Holmes may take the witness stand to defend herself, based on court documents filed leading up to the trial. Recently unsealed court filings indicate that she may try to pin the blame on Balwani, with whom she was in a relationship while he was Theranos' COO. According to those documents, she plans to testify that some of her statements and actions while running Theranos were the result of "intimate partner abuse" inflicted by Balwani.

Balwani's attorney has denied Holmes' allegations.

The court has dismissed the idea of using naivete or being gullible as a defense, KPIX reports. The government expressed concerns Holmes would argue that her business conduct was in line with broader Silicon Valley cullture, in which founders hype their businesses to raise funding and that she was singled out, the outlet reports. The court said in an order that Holmes has vowed not to argue she was singled out and that it will allow "general fair comment" on the marketing of startups.

Central to the trial will be questions of what Holmes knew and whether she intended to deceive, legal experts say.

"The most difficult thing to prove is intent," Thomas Joo, a professor at the University of California-Davis School of Law told KPIX. "Did she intentionally lie in order to trick people?"

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Ex-Theranos founder Elizabeth Holmes set to face fraud charges

CBS News 01 September, 2021 - 07:56am

Theranos' technology promised to run hundreds of medical tests using a single drop of blood, but it never lived up to expectations — and may never have worked at all.

Once a jury is seated, the trial will begin in San Jose, California, with opening arguments scheduled early next week.

Holmes launched Theranos after dropping out of Stanford University in 2003. The startup, whose name derives from the words "therapy" and "diagnosis," quickly achived billion-dollar valuations. Business magazines hailed the similarities between Holmes and Apple co-founder Steve Jobs, whom she embraced as a role model. At one point, her fortune of $4.5 billion, tied to her personal stake in the company, gained her accolades as the youngest self-made female billionaire.

But Theranos quickly lost steam after revelations that its supposedly breakthrough blood-testing machine, called "Edison," didn't work as Holmes had described and produced dangerously inaccurate results in tests run for actual patients.

Holmes now faces the prospect of being remembered more like Bernie Madoff, the once-revered New York financier whose name became synonymous with fraud after he pled guilty to bilking billions of dollars through an illegal Ponzi scheme.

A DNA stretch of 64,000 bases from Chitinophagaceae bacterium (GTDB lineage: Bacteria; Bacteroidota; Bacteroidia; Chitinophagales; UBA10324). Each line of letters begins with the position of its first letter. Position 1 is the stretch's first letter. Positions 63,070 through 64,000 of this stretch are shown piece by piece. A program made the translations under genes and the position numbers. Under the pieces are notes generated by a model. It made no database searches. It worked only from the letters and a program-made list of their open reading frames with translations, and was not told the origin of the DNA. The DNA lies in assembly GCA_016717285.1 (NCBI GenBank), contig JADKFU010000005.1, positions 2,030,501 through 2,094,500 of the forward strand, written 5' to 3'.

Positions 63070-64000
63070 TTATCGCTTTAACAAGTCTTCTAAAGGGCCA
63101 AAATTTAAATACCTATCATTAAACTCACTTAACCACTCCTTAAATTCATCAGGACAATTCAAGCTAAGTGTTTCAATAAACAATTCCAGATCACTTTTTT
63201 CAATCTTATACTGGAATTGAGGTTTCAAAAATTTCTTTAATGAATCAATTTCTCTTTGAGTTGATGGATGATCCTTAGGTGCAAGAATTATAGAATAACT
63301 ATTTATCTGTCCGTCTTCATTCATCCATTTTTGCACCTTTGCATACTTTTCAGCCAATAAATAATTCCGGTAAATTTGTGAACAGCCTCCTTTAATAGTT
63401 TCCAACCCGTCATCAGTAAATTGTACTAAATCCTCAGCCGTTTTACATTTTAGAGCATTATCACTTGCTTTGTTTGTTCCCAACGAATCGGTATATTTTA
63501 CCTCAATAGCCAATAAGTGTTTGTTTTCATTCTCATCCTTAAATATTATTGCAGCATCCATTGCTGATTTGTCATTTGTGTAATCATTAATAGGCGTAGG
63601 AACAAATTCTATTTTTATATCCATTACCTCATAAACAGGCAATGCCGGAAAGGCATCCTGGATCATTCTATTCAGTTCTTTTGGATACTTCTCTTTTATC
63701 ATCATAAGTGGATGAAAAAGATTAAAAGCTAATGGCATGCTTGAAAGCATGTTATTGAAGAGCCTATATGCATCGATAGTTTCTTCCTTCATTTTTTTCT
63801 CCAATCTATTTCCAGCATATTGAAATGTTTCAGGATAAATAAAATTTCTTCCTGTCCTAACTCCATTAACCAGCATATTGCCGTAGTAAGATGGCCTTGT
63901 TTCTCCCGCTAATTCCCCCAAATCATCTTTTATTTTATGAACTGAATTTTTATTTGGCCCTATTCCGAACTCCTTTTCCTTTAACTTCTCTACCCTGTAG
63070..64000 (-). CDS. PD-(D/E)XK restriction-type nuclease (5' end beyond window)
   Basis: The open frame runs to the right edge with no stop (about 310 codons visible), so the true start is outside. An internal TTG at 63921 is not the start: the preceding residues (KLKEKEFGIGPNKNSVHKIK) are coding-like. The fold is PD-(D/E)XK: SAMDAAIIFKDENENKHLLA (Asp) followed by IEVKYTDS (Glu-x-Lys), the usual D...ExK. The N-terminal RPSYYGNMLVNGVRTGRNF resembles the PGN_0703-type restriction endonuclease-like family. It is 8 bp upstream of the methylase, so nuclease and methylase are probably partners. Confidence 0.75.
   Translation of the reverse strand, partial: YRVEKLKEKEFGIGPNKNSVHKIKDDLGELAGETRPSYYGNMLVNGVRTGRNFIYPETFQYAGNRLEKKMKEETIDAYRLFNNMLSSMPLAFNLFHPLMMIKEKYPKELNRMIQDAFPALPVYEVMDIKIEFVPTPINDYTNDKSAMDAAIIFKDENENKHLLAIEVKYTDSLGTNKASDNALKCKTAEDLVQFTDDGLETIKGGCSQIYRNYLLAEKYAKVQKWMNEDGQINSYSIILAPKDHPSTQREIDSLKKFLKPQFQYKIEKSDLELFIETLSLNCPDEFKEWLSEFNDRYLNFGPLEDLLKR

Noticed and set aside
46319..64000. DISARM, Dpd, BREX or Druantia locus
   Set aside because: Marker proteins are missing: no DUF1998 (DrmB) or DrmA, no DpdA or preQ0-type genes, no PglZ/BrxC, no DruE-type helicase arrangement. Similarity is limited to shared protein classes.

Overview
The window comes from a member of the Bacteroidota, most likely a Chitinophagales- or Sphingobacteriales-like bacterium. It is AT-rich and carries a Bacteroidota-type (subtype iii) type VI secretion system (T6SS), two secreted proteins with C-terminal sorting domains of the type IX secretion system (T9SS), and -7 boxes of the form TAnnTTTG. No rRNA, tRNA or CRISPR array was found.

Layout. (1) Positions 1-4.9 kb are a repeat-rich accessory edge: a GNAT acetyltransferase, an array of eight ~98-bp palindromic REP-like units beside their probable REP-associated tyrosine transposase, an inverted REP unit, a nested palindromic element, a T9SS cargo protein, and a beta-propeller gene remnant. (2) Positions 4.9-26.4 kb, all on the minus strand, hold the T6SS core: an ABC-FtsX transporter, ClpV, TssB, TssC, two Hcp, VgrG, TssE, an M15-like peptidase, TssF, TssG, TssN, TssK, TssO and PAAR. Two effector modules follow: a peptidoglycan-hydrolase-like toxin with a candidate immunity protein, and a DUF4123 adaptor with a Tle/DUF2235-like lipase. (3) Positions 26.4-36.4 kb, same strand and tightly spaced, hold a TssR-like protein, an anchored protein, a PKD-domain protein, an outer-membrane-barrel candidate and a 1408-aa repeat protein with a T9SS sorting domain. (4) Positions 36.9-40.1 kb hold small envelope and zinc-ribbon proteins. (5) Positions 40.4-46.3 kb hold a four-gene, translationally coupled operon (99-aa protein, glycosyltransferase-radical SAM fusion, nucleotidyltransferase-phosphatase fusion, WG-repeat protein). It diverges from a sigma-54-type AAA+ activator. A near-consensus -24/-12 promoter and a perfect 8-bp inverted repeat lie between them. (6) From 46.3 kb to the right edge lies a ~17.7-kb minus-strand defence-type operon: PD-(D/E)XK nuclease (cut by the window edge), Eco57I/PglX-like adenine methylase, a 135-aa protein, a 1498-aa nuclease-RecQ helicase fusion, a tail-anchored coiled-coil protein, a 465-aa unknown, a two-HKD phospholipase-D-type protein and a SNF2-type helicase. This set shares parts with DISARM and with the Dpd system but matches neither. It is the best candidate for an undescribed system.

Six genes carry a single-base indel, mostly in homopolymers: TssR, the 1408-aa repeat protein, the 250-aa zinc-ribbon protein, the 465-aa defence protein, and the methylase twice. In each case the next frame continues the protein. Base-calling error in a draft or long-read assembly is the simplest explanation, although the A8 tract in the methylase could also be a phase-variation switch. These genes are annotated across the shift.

Holmes and Theranos' chief operating officer, Ramesh "Sunny" Balwani, are accused of orchestrating a multi-billion-dollar scheme to defraud investors and to defraud doctors and patients who paid for the company's blood testing services. The two are being tried in separate trials, and both have pleaded not guilty.

Holmes faces 10 counts of wire fraud and two counts of conspiracy to commit wire fraud. If convicted, she could spend up to 20 years in and pay a $250,000 fine, as well as paying restitution for each count.

The Department of Justice alleges that Theranos overstated how much money the company was making, and that its founders knew the "Edison" technology was not capable of running a full range of clinical tests on a few drops of patient blood, but nonetheless promoted it as capable.

Holmes' trial was delayed by the pandemic and then a pregnancy that culminated in the birth of her first child. The ex-founder, now 37, was in court Tuesday. She has maintained her innocence since the U.S. government charged her in 2018.

More than 200 people were summoned for the jury pool in an effort to seat an impartial panel. Jurors were given a lenghthy questionnaire and questioned about their consumption of news, among other issues.

Holmes' saga has received wide attention thanks to "Bad Blood," a book by a Wall Street Journal investigative reporter whose stories led to her company's downfall. The book led to an HBO documentary called "The Inventor" and a soon-to-be-released TV miniseries called "The Dropout," starring Amanda Seyfried as Holmes.

Over the course of the next three months, the trial is expected to provide moments of high drama, featuring a cast of billionaire Theranos investors and influential figures that sat on the company's board. Also expected to testify are 11 patients and nine doctors who were affected by the company's inacurate test results, according to KPIX.

Investors who contributed much of the roughly $900 million that Theranos raised include media magnate Rupert Murdoch, Walmart's Walton family, the family of former U.S. Education Secretary Betsy DeVos and Mexican business mogul Carlos Slim.